George Soros is not one to sit on his laurels. He is constantly testing financial market and regulatory winds and planning his next moves based on which way he believes the winds are blowing. Soros is also known to be fiercely loyal to friends and long-time colleagues. That why it’s not too surprising to hear that Soros Fund Management has named Ted Burdick the new CIO following Scott Bessent’s departure.
For the first quarter of 2022, the Voss Value Fund returned -5.5% net of fees and expenses compared to a -7.5% total return for the Russell 2000 and a -4.6% total return for the S&P 500. According to a copy of the firm’s first-quarter letter to investors, a copy of which ValueWalk has been able Read More
According to CIO, the appointment of Burdick as CIO was announced in a letter sent to Soros family office employees. Burdick has been working for George Soros since 2000, when he came on board as an analyst. Until accepting the CIO position, Burdick managed the distressed debt and arbitrage groups for the $30 billion Soros fund.
Ted Burdick is taking over from Scott Bessent, who said he was leaving Soros to launch his own hedge fund this summer after serving for four years as CIO. The new fund is called Key Square Group, and it began operations on the first of the year with $2 billion from Soros, and is on track for an AUM of $4.5 billion by the end of the first quarter.
Of interest, the current Soros fund family office operation was a hedge fund until 2011, when it closed to outside investors for tax purposes.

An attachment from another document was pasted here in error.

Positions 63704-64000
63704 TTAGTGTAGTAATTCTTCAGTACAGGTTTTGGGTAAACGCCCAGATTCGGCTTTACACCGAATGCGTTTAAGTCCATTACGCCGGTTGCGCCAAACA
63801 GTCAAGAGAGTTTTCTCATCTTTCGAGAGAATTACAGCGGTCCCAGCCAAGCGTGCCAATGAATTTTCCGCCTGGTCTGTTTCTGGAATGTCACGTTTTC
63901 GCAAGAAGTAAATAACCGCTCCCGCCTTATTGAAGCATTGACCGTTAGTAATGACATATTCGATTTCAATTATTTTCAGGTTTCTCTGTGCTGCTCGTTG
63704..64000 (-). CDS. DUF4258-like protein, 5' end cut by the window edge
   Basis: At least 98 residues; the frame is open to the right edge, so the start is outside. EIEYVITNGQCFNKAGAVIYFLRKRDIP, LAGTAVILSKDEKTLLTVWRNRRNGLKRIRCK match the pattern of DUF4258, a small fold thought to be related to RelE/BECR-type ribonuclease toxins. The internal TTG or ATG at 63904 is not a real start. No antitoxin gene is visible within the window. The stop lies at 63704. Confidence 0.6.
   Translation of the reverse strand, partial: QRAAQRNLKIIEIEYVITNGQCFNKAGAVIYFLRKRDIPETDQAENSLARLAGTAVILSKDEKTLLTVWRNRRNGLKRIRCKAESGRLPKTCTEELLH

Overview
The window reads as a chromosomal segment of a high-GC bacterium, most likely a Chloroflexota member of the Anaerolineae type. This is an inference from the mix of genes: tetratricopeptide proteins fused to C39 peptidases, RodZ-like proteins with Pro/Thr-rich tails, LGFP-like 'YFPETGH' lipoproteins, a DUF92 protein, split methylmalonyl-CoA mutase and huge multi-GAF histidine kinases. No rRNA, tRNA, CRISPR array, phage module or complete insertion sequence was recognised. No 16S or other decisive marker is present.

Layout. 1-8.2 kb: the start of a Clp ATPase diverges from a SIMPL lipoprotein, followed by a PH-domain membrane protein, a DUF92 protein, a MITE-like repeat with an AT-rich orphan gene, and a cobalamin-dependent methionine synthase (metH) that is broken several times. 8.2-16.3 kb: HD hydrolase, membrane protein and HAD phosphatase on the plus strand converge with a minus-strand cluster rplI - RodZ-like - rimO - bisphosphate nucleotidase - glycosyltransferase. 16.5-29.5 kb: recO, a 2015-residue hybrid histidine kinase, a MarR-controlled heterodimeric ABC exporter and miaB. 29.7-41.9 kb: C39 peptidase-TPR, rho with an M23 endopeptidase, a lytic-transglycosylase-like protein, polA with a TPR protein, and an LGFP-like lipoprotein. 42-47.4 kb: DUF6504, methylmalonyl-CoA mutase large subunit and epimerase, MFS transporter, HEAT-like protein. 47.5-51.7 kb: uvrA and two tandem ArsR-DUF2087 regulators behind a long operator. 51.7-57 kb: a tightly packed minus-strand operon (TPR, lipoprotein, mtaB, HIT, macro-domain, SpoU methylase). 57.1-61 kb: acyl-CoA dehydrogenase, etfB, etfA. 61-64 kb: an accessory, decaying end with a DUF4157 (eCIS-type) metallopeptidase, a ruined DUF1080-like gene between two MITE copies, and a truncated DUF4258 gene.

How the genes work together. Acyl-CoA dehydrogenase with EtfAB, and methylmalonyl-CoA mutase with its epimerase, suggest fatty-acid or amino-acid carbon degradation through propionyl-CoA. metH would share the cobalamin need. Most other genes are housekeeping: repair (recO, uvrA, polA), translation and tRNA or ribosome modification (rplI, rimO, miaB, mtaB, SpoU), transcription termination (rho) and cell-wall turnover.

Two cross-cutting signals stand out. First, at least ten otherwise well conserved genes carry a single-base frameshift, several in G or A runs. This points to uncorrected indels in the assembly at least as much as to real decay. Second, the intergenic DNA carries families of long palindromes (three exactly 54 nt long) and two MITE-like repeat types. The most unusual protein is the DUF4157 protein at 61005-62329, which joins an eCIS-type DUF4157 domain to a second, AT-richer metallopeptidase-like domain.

Exec headhunter opines on new Soros CIO Ted Burdick and choosing a family office chief investment officer
Renee Neri, who is a principal at exec headhunter Heidrick & Struggles, emphasizes that the investment style of a family office has a major impact on the choice of CIO candidates.
“Given the platform, [at Soros Fund Management] one would need a CIO who deeply understands operating in a hedge fund-like environment,” Neri explained.
CIO positions at family offices like George Soros can be highly competitive with many top notch candidates, depending on the firm, Neri says.
“Typically it’s dictated by the family, who the principal is, if it’s someone who has a marquee name, someone who is exceedingly respected, if they’ve done interesting things—typically, that draws a lot more attention,” she noted. “The reputation of the office itself and the family, whether it’s been a stable environment—that is another factor people think about when they’re thinking about family office CIO roles.”